There are some aspects of our lives that we always take for granted. For example, having maple syrup, which was first made by the Indigenous peoples of North America long before Europeans arrived. Its availability has made it a breakfast staple, as well as being an important part of the economies of the Northeastern United States and Canada (https://en.wikipedia.org/wiki/Maple_syrup).
But the syrup industry has an Achilles heel — it’s a monoculture with total dependence on one type of tree. Like any living organism, maple trees can be the victims of disease (see “13 Common Maple Tree Problems and Diseases” by Charlotte Gerber, https://dengarden.com/landscaping/Maple-Tree-Problems). What would happen if an insect pest or disease rampaged through maple trees? Recall the problems being caused by the emerald ash borer and Dutch elm disease. Or what if climate-change-induced drought or unseasonable warmth at the wrong time curtailed the flow of tree sap, the syrup’s raw ingredient?
In case you’re wondering, I’m not the first to think of this. The maple-syrup industry is already considering these possibilities by investigating the feasibility of producing a similar product using other types of trees. How about birch syrup? Or maybe beech or sycamore syrup? Beech syrup shows promise, with a taste virtually indistinguishable from maple. Birch syrup, which people in Alaska might be familiar with, is more savory and shows potential as a cooking ingredient. If you’re really curious, both these syrups are on the market today.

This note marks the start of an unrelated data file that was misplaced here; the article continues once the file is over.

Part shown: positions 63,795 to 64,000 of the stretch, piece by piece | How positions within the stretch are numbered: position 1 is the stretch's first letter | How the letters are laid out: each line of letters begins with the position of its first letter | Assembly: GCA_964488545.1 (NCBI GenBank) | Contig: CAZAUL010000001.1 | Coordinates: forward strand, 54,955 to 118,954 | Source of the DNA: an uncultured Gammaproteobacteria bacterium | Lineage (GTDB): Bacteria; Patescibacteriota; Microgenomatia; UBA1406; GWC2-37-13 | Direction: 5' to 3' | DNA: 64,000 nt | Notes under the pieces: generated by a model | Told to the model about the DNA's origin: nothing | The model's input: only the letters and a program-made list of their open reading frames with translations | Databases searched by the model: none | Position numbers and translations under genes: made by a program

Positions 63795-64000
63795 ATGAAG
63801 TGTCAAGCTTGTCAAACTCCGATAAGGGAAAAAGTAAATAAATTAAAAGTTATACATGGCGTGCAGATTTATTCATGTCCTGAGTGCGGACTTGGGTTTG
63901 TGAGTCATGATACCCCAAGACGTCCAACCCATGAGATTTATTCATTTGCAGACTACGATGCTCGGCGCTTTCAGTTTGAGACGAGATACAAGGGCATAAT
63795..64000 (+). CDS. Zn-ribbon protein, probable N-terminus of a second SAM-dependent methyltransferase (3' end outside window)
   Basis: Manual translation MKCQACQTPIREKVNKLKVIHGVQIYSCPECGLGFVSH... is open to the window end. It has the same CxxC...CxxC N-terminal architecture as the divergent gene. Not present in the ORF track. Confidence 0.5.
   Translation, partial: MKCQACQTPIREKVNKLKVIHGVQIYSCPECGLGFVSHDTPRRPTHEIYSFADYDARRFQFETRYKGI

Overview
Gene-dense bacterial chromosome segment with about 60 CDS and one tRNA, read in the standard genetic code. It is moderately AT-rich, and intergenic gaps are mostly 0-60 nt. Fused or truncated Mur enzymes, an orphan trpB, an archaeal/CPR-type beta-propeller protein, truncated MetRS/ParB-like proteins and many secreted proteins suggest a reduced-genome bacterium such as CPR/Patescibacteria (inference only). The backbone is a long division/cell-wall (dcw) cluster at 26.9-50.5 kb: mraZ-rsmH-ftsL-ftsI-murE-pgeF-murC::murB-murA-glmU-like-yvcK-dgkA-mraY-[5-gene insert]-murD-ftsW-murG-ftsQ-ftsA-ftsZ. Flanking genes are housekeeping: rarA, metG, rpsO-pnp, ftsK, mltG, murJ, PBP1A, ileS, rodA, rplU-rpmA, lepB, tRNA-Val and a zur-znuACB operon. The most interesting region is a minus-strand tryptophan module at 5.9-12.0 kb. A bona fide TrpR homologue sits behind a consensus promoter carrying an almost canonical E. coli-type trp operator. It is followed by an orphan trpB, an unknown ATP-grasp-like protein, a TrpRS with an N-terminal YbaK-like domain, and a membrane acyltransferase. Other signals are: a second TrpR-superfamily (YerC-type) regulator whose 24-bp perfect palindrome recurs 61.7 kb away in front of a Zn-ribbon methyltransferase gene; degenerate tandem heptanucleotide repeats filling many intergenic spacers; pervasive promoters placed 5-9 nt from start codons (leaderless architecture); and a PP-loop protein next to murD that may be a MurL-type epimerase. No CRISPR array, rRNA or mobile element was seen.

So far, these alternatives should be considered contingency plans. No one is looking for a replacement, but then no one knows how conditions might change. So keep enjoying your maple syrup, but sometime in the future, be prepared to try something different.
Taken from the Science Friday podcast segment “Making Syrup From More Than Maple Trees.”